ADVANCED WAVE-EQUATION MIGRATION

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Wave-equation migration methods can more accurately account for complex wave phenomena than ray-tracing-based Kirchhoff methods that are based on the high-frequency asymptotic approximation of waves. With steadily increasing speed of massively parallel computers, wave-equation migration methods are becoming more and more feasible and attractive for imaging complex 3D structures. We present an overview of several efficient and accurate wave-equation-based migration methods that we have recently developed. The methods are implemented in the frequency-space and frequency-wavenumber domains and hence they are called dual-domain methods. In the methods, we make use of different approximate solutions of the scalar-wave equation in heterogeneous media ... continued below

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HUANG, L. & FEHLER, M. C. December 1, 2000.

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Wave-equation migration methods can more accurately account for complex wave phenomena than ray-tracing-based Kirchhoff methods that are based on the high-frequency asymptotic approximation of waves. With steadily increasing speed of massively parallel computers, wave-equation migration methods are becoming more and more feasible and attractive for imaging complex 3D structures. We present an overview of several efficient and accurate wave-equation-based migration methods that we have recently developed. The methods are implemented in the frequency-space and frequency-wavenumber domains and hence they are called dual-domain methods. In the methods, we make use of different approximate solutions of the scalar-wave equation in heterogeneous media to recursively downward continue wavefields. The approximations used within each extrapolation interval include the Born, quasi-Born, and Rytov approximations. In one of our dual-domain methods, we use an optimized expansion of the square-root operator in the one-way wave equation to minimize the phase error for a given model. This leads to a globally optimized Fourier finite-difference method that is a hybrid split-step Fourier and finite-difference scheme. Migration examples demonstrate that our dual-domain migration methods provide more accurate images than those obtained using the split-step Fourier scheme. The Born-based, quasi-Born-based, and Rytov-based methods are suitable for imaging complex structures whose lateral variations are moderate, such as the Marmousi model. For this model, the computational cost of the Born-based method is almost the same as the split-step Fourier scheme, while other methods takes approximately 15-50% more computational time. The globally optimized Fourier finite-difference method significantly improves the accuracy of the split-step Fourier method for imaging structures having strong lateral velocity variations, such as the SEG/EAGE salt model, at an approximately 30% greater computational cost than the split-step Fourier method.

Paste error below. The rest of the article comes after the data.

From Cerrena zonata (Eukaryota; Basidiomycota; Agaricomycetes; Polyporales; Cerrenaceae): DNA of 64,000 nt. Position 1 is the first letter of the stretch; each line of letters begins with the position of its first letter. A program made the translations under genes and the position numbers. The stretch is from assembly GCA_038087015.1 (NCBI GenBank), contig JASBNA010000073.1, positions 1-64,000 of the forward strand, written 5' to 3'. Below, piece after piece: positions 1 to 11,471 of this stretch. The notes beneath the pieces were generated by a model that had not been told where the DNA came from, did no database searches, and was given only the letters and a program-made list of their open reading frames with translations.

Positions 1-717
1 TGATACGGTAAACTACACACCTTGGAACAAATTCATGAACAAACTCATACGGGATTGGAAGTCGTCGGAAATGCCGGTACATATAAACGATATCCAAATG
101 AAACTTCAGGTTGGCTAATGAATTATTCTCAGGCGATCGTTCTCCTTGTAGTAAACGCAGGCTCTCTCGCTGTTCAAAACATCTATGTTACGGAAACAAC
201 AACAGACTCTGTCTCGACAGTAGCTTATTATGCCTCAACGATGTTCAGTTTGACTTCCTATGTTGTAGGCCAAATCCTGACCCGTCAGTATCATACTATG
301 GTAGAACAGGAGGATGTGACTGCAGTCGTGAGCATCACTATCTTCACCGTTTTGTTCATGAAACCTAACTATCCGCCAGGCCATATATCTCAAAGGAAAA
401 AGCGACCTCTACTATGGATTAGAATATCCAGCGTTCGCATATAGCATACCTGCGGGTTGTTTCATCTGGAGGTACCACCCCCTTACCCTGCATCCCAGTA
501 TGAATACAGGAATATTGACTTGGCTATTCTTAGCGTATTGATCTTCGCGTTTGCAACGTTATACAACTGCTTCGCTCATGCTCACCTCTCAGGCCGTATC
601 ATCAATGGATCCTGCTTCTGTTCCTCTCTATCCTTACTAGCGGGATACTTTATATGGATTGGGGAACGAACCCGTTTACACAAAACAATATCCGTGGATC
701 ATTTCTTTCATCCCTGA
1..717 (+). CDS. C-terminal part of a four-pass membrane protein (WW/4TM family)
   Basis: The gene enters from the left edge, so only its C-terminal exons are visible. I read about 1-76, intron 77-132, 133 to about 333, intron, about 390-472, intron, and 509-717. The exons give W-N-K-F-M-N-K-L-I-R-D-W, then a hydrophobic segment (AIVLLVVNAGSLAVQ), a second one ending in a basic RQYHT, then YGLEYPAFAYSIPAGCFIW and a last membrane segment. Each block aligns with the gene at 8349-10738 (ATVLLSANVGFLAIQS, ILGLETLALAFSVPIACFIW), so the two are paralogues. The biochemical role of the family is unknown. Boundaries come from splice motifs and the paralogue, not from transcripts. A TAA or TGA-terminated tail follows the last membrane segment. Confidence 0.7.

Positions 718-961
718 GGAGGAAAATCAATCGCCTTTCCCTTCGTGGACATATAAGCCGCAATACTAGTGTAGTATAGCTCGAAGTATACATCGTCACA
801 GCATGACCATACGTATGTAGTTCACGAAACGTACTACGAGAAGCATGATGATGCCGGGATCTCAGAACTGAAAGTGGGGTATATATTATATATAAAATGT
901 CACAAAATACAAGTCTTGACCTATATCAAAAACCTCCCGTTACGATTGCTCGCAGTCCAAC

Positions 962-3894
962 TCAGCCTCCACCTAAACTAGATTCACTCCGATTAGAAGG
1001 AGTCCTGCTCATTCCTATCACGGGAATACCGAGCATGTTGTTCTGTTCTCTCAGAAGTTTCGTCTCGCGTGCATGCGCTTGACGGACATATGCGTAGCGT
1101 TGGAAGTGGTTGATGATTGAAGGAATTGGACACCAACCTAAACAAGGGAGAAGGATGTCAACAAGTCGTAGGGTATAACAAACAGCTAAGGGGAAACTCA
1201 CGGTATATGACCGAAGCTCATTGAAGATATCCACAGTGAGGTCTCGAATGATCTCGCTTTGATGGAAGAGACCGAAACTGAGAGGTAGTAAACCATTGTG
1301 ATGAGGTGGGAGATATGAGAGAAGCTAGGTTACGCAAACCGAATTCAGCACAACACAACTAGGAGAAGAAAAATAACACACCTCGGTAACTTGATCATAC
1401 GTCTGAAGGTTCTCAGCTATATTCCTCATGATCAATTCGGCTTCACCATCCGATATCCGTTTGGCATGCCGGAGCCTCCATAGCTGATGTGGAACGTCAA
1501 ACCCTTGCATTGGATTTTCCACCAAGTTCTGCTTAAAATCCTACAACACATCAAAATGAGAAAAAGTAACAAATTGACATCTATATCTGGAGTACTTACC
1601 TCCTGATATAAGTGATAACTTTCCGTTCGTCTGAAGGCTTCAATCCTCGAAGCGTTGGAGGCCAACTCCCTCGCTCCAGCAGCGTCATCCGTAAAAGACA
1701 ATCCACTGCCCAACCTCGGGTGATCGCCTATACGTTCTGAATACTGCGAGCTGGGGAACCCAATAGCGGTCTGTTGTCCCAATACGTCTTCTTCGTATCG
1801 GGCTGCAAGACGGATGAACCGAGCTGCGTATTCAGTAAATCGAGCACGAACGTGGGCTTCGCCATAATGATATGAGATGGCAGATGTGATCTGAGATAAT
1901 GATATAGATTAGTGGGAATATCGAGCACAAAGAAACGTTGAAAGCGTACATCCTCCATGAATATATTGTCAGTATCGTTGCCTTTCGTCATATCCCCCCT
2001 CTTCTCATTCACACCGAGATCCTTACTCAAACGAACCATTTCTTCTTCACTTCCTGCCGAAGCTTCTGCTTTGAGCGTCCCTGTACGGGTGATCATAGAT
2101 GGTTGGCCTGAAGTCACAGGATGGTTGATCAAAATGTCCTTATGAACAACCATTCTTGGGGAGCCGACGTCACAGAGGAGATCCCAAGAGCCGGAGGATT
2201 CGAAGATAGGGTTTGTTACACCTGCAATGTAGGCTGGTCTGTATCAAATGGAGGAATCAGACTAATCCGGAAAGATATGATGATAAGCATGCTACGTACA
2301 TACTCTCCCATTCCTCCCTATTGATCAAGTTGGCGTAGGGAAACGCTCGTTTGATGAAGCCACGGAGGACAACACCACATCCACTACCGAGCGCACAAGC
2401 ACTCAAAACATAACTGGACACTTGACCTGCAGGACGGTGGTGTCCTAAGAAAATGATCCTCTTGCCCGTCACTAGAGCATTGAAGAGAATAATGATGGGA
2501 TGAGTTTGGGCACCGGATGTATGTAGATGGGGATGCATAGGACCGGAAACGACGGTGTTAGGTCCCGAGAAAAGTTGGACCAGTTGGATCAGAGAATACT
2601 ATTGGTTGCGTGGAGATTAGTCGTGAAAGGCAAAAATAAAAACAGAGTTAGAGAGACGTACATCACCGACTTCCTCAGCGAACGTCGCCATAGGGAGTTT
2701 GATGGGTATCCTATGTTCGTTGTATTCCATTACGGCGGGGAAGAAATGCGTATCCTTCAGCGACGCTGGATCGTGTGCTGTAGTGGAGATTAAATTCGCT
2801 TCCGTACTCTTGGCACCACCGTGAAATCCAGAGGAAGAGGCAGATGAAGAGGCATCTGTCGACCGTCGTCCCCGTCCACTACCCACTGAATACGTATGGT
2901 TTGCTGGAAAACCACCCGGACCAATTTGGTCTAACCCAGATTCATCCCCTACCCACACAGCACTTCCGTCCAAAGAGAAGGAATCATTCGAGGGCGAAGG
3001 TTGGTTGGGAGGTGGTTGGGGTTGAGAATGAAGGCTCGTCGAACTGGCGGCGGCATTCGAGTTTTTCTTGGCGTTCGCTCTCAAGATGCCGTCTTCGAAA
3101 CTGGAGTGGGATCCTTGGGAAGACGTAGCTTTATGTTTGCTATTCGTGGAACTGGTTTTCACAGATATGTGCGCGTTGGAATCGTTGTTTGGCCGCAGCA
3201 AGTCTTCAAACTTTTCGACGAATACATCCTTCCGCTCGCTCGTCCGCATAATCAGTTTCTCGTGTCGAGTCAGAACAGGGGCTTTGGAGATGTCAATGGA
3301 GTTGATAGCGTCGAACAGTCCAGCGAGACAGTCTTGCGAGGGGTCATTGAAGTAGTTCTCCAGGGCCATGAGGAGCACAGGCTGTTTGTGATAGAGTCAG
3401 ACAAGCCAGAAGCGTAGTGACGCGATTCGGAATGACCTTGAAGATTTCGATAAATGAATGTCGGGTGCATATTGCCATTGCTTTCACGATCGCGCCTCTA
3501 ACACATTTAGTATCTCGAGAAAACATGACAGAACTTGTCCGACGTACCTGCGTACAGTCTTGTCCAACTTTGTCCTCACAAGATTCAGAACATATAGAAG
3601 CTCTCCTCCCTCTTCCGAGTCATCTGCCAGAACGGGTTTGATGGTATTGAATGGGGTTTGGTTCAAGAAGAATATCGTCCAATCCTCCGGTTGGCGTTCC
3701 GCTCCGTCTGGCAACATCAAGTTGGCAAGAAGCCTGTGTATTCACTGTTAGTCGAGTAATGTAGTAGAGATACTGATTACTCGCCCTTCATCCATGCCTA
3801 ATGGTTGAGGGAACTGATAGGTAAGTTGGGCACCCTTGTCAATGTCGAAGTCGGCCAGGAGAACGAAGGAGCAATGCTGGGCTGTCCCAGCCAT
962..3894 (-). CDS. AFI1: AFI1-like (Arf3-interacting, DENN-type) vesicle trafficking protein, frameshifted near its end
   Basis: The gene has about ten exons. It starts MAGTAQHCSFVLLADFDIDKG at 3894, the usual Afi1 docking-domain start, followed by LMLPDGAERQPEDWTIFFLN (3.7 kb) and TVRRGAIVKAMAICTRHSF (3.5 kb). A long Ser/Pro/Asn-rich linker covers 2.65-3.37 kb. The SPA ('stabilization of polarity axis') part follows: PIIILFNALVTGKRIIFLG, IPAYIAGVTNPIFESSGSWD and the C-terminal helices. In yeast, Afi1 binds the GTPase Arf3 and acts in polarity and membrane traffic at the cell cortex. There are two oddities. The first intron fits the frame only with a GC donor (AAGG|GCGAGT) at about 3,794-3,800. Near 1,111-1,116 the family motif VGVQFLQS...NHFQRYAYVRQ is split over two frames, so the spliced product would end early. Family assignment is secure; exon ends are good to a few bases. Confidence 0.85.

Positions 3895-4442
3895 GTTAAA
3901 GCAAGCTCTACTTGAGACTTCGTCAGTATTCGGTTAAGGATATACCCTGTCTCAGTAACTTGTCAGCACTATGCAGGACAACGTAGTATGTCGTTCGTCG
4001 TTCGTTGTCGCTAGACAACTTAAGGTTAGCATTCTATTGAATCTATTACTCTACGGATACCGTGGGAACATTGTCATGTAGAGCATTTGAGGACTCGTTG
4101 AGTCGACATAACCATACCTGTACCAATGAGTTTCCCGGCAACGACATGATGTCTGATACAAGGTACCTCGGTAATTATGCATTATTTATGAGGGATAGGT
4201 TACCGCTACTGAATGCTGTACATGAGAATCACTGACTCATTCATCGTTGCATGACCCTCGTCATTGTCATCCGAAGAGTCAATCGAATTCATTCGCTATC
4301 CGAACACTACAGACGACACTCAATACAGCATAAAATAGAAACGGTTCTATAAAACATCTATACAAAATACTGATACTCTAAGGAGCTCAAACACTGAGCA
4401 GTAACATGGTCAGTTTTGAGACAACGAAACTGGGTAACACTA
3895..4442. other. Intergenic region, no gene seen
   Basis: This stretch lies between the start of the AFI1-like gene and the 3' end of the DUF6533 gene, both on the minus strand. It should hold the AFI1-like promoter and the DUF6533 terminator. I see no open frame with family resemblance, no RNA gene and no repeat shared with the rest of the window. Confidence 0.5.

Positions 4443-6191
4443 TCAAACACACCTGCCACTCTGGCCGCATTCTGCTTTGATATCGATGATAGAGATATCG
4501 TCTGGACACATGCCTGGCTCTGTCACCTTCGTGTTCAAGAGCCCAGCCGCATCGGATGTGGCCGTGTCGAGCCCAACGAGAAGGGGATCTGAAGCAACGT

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2200 Kilobytes pages

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  • Report No.: LA-UR-00-6051
  • Grant Number: W-7405-ENG-36
  • Office of Scientific & Technical Information Report Number: 772611
  • Archival Resource Key: ark:/67531/metadc717705

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  • December 1, 2000

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  • Sept. 29, 2015, 5:31 a.m.

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  • March 29, 2016, 3:55 p.m.

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HUANG, L. & FEHLER, M. C. ADVANCED WAVE-EQUATION MIGRATION, article, December 1, 2000; New Mexico. (digital.library.unt.edu/ark:/67531/metadc717705/: accessed December 10, 2018), University of North Texas Libraries, Digital Library, digital.library.unt.edu; crediting UNT Libraries Government Documents Department.